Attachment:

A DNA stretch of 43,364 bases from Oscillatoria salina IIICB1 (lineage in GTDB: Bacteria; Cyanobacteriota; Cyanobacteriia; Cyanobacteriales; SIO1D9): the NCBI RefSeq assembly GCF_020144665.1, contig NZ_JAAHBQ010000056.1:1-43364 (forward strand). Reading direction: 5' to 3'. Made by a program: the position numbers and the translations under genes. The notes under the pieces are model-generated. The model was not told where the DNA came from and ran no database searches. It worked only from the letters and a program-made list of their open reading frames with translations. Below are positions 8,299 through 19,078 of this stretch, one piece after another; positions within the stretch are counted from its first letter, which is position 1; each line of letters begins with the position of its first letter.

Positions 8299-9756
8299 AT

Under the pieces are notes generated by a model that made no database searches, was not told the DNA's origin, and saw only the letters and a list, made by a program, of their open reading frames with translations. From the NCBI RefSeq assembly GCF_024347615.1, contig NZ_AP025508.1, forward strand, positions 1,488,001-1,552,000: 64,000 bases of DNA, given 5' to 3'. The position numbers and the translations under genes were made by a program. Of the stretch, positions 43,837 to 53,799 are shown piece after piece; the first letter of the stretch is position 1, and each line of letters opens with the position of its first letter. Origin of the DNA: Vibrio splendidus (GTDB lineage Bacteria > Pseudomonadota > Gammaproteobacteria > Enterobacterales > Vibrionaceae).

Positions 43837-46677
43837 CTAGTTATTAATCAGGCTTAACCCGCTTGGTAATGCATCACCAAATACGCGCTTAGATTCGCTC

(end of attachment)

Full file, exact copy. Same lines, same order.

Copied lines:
A DNA stretch of 43,364 bases from Oscillatoria salina IIICB1 (lineage in GTDB: Bacteria; Cyanobacteriota; Cyanobacteriia; Cyanobacteriales; SIO1D9): the NCBI RefSeq assembly GCF_020144665.1, contig NZ_JAAHBQ010000056.1:1-43364 (forward strand). Reading direction: 5' to 3'. Made by a program: the position numbers and the translations under genes. The notes under the pieces are model-generated. The model was not told where the DNA came from and ran no database searches. It worked only from the letters and a program-made list of their open reading frames with translations. Below are positions 8,299 through 19,078 of this stretch, one piece after another; positions within the stretch are counted from its first letter, which is position 1; each line of letters begins with the position of its first letter.

Positions 8299-9756
8299 AT

Under the pieces are notes generated by a model that made no database searches, was not told the DNA's origin, and saw only the letters and a list, made by a program, of their open reading frames with translations. From the NCBI RefSeq assembly GCF_024347615.1, contig NZ_AP025508.1, forward strand, positions 1,488,001-1,552,000: 64,000 bases of DNA, given 5' to 3'. The position numbers and the translations under genes were made by a program. Of the stretch, positions 43,837 to 53,799 are shown piece after piece; the first letter of the stretch is position 1, and each line of letters opens with the position of its first letter. Origin of the DNA: Vibrio splendidus (GTDB lineage Bacteria > Pseudomonadota > Gammaproteobacteria > Enterobacterales > Vibrionaceae).

Positions 43837-46677
43837 CTAGTTATTAATCAGGCTTAACCCGCTTGGTAATGCATCACCAAATACGCGCTTAGATTCGCTC